Artists’ Books at Canterbury. Mail Me: A Small Guide to Amsterdam. Fanny Wacklin Nilsson. (2009).

Artists Books WAC

Mail Me: A Small Guide to Amsterdam. (2009).

Wacklin Nilsson, Fanny.

A collection of ten postcards produced by Fanny Wacklin Nilsson. Each postcard is illustrated with a place visited in Amsterdam during the Foundation trip, including De Kaaskamer, one of Amsterdam’s famous cheese shops, Boekie Woekie, an independent artist’s book shop and Foam Amsterdam’s photography museum.

Fanny’s work is a mixture of hand drawn illustration and collage using receipts, cardboard, paper, postage stamps and other found materials incorporated into the designs. Fanny has created all the typography and re-illustrated logos in her own handwriting, adding a more personal touch to the postcards.

The postcards come sealed in a green envelope with a luggage tag wrapped around, perfect for taking to Amsterdam and posting home to friends and family.



Mail Me: A Small Guide to Amsterdam. Wacklin Nilsson, Fanny. (2009).

Mail_Me Mail Me: A Small Guide to Amsterdam. Wacklin Nilsson, Fanny. (2009).



Artist’s books RAE.

Perverted Science (2004)

Rae, Andrew.

Perverted Science started out as flyers advertising a club night of the same name in Shoreditch back in 2004. Produced monthly over four years to advertise for the nightclub before being turned into a book. The posters tell out a small, subtle narrative, of scientists creating a moose-beaver hybrid known as a ‘Meaver’. The purpose of using the ‘Meaver’ was used to represent the fusion and variety of music played at the club, cleverly Andrew’s subtle narrative creates an entire story to the ‘Meaver’ and how it came to be.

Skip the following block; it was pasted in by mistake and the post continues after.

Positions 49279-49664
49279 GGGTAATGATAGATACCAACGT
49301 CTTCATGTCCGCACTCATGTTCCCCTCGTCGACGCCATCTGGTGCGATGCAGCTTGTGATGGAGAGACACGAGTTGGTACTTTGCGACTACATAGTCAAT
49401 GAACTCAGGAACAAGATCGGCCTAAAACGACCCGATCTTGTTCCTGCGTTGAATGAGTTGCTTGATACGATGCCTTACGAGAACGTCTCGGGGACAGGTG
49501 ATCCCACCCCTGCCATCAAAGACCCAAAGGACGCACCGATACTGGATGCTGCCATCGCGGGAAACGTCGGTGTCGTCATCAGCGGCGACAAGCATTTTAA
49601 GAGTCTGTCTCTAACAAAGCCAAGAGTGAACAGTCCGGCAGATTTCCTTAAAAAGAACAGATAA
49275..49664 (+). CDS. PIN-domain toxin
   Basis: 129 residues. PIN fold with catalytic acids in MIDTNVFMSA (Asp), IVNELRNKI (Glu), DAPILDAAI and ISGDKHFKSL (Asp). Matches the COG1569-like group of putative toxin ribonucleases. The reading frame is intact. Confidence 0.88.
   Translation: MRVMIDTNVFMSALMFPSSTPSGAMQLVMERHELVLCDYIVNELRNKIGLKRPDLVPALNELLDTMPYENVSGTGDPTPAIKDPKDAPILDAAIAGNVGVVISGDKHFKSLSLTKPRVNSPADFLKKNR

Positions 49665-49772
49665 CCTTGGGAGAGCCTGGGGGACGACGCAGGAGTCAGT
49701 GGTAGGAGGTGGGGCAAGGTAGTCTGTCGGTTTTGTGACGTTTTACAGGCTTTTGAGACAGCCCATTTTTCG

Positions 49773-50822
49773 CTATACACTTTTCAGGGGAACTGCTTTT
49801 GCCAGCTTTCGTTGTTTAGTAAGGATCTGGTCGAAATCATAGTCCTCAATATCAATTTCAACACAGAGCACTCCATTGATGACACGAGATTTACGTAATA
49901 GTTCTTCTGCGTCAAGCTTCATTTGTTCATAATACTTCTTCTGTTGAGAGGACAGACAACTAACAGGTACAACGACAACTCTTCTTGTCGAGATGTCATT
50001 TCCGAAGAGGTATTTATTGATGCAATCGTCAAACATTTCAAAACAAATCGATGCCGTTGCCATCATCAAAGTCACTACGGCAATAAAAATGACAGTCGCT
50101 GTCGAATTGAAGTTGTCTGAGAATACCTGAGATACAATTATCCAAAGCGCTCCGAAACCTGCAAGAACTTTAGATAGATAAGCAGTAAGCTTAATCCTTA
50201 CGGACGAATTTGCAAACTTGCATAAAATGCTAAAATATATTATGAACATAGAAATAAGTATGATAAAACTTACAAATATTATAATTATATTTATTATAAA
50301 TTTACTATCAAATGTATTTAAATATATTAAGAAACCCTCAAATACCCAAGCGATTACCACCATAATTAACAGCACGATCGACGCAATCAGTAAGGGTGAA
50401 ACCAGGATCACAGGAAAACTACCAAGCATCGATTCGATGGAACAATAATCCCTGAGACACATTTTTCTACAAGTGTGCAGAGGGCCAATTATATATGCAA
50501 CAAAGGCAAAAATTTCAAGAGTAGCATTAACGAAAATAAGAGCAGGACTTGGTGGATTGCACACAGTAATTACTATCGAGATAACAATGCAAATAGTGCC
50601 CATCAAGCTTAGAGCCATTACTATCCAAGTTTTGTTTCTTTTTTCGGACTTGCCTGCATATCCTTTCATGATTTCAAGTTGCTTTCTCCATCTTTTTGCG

Andrew Rae’s work uses a mixture of illustration and photography. Within the book, he creates fake news articles and photographic sightings of the ‘Meaver’ and it’s thirst for blood.

You can find more on Andrew Rae’s work here:

and on his Twitter:


Perverted Science_1

Perverted ScienceRae, Andrew. (2004). 

Perverted Science_2

Perverted ScienceRae, Andrew. (2004). 












Artists’ Books at Canterbury. The Observer’s Book of British Birds. Andrew Malone (2010).

Artists’ Books MAL

Malone, Andrew.

The Observer’s Book of British Birds (2010).

There’s a variety of artists’ books in our collection, from hand-bound books, photocopied zines to re-purposed books. Andrew Malone takes old illustrated books and gives them a new life. He delicately cuts around each individual illustration creating an almost pop-up like effect with his books. Andrew’s focus is mainly on wildlife, primarily in Britain. His other works include Wild Life in Britain a Ladybird Conservation Book, The Observer’s Book of Birds’ Eggs and The Observer’s Book of Butterflies. You can find his re-purposed books and his handmade books in the artists’ book collection under MAL.


You can follow Andrew on Twitter where he posts more of his work:


andrew_malone_1Andrew Malone, The Observer’s Book of British Birds (2010). Artists’ Books MAL.


Andrew Malone, The Observer’s Book of British Birds (2010). Artists’ Books MAL.


Andrew Malone, The Observer’s Book of British Birds (2010). Artists’ Books MAL.



Artists’ Books at Canterbury. The Present is not a Purgatory. Diary comics from 2008 – James Nash (2008 – 2009)

Artists’ Books NAS

Nash, James.

The Present is not a Purgatory. Diary comics from 2008.